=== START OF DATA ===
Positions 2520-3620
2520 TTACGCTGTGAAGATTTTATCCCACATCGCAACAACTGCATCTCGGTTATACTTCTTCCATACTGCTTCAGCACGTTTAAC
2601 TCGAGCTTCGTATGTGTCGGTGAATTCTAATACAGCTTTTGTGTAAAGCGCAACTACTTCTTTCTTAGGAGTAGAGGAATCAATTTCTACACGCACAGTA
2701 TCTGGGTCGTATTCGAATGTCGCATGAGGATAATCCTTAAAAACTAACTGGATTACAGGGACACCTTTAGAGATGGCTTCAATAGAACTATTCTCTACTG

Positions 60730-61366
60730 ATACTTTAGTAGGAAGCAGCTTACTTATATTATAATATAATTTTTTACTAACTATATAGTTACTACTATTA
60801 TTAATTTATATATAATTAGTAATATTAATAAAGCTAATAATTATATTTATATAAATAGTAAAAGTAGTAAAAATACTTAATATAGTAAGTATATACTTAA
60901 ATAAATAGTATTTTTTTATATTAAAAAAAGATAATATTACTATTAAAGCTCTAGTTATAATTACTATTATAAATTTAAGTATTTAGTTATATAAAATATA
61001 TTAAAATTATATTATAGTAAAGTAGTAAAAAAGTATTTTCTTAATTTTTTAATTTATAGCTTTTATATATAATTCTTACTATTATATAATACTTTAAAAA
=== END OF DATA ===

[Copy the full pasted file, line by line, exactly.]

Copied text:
Positions 2520-3620
2520 TTACGCTGTGAAGATTTTATCCCACATCGCAACAACTGCATCTCGGTTATACTTCTTCCATACTGCTTCAGCACGTTTAAC
2601 TCGAGCTTCGTATGTGTCGGTGAATTCTAATACAGCTTTTGTGTAAAGCGCAACTACTTCTTTCTTAGGAGTAGAGGAATCAATTTCTACACGCACAGTA
2701 TCTGGGTCGTATTCGAATGTCGCATGAGGATAATCCTTAAAAACTAACTGGATTACAGGGACACCTTTAGAGATGGCTTCAATAGAACTATTCTCTACTG

Positions 60730-61366
60730 ATACTTTAGTAGGAAGCAGCTTACTTATATTATAATATAATTTTTTACTAACTATATAGTTACTACTATTA
60801 TTAATTTATATATAATTAGTAATATTAATAAAGCTAATAATTATATTTATATAAATAGTAAAAGTAGTAAAAATACTTAATATAGTAAGTATATACTTAA
60901 ATAAATAGTATTTTTTTATATTAAAAAAAGATAATATTACTATTAAAGCTCTAGTTATAATTACTATTATAAATTTAAGTATTTAGTTATATAAAATATA
61001 TTAAAATTATATTATAGTAAAGTAGTAAAAAAGTATTTTCTTAATTTTTTAATTTATAGCTTTTATATATAATTCTTACTATTATATAATACTTTAAAAA